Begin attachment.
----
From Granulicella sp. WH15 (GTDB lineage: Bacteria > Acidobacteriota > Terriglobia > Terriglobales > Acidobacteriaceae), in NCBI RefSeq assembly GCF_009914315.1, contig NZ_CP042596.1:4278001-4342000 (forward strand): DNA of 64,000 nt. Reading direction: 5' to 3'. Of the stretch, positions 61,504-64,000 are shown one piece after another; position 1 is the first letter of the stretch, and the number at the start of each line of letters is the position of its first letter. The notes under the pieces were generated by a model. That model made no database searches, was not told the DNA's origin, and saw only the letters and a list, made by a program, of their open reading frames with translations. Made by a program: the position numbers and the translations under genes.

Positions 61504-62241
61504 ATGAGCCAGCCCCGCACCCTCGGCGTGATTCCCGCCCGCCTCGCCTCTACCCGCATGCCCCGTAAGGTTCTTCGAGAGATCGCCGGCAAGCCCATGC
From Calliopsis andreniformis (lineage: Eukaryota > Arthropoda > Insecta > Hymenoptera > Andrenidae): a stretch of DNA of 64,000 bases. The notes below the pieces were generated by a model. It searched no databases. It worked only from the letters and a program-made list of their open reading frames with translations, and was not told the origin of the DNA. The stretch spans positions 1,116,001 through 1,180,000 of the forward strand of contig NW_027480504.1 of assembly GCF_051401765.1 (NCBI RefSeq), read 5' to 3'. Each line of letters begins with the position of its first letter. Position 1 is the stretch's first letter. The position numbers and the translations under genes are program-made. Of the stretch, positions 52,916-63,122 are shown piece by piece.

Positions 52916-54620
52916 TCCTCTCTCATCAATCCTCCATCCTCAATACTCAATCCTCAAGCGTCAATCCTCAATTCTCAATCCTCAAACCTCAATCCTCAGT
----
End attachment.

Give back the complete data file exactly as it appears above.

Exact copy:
From Granulicella sp. WH15 (GTDB lineage: Bacteria > Acidobacteriota > Terriglobia > Terriglobales > Acidobacteriaceae), in NCBI RefSeq assembly GCF_009914315.1, contig NZ_CP042596.1:4278001-4342000 (forward strand): DNA of 64,000 nt. Reading direction: 5' to 3'. Of the stretch, positions 61,504-64,000 are shown one piece after another; position 1 is the first letter of the stretch, and the number at the start of each line of letters is the position of its first letter. The notes under the pieces were generated by a model. That model made no database searches, was not told the DNA's origin, and saw only the letters and a list, made by a program, of their open reading frames with translations. Made by a program: the position numbers and the translations under genes.

Positions 61504-62241
61504 ATGAGCCAGCCCCGCACCCTCGGCGTGATTCCCGCCCGCCTCGCCTCTACCCGCATGCCCCGTAAGGTTCTTCGAGAGATCGCCGGCAAGCCCATGC
From Calliopsis andreniformis (lineage: Eukaryota > Arthropoda > Insecta > Hymenoptera > Andrenidae): a stretch of DNA of 64,000 bases. The notes below the pieces were generated by a model. It searched no databases. It worked only from the letters and a program-made list of their open reading frames with translations, and was not told the origin of the DNA. The stretch spans positions 1,116,001 through 1,180,000 of the forward strand of contig NW_027480504.1 of assembly GCF_051401765.1 (NCBI RefSeq), read 5' to 3'. Each line of letters begins with the position of its first letter. Position 1 is the stretch's first letter. The position numbers and the translations under genes are program-made. Of the stretch, positions 52,916-63,122 are shown piece by piece.

Positions 52916-54620
52916 TCCTCTCTCATCAATCCTCCATCCTCAATACTCAATCCTCAAGCGTCAATCCTCAATTCTCAATCCTCAAACCTCAATCCTCAGT